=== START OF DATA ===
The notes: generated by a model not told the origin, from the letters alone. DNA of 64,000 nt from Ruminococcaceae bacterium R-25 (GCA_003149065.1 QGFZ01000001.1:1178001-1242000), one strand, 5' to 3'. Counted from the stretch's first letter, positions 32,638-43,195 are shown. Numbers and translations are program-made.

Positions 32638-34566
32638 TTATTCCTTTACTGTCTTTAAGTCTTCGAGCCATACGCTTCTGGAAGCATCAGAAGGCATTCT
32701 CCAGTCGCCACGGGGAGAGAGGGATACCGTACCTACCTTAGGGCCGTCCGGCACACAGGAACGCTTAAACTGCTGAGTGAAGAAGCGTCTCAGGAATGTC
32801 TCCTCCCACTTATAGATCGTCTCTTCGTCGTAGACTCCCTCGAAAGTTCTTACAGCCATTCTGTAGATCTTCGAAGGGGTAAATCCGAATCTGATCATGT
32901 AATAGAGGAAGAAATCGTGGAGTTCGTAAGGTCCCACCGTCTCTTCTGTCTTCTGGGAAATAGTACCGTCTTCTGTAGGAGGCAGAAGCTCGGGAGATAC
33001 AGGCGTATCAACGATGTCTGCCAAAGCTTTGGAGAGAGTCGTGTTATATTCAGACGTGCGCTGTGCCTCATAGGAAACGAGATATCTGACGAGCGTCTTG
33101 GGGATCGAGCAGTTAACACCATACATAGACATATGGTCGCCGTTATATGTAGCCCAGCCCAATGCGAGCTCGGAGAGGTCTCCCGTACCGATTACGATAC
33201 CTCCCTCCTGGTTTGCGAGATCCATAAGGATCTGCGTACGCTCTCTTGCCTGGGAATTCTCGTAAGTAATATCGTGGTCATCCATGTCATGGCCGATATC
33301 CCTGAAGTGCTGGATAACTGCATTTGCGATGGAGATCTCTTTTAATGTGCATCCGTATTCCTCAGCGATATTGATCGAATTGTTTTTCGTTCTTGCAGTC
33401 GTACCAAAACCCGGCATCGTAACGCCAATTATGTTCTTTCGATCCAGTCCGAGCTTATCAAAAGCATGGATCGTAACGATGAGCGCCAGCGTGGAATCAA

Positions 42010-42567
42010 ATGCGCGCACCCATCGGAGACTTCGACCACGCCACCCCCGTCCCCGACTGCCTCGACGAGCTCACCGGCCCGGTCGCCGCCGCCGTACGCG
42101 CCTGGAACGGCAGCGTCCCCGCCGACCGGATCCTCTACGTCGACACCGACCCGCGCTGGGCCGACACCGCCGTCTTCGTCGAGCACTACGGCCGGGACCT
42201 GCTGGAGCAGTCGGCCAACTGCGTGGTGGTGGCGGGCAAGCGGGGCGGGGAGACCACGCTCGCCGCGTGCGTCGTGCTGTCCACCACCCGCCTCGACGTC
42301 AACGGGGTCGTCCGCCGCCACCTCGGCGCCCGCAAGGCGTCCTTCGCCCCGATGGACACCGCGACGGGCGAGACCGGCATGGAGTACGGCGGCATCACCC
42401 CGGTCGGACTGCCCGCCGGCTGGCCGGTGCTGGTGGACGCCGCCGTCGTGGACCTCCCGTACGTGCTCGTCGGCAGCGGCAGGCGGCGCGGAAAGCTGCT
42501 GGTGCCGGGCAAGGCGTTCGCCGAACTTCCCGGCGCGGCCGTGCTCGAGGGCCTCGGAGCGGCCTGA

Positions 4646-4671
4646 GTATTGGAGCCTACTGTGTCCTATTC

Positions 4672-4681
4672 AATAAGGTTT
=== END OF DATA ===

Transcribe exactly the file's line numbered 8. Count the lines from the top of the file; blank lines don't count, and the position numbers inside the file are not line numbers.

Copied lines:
33101 GGGATCGAGCAGTTAACACCATACATAGACATATGGTCGCCGTTATATGTAGCCCAGCCCAATGCGAGCTCGGAGAGGTCTCCCGTACCGATTACGATAC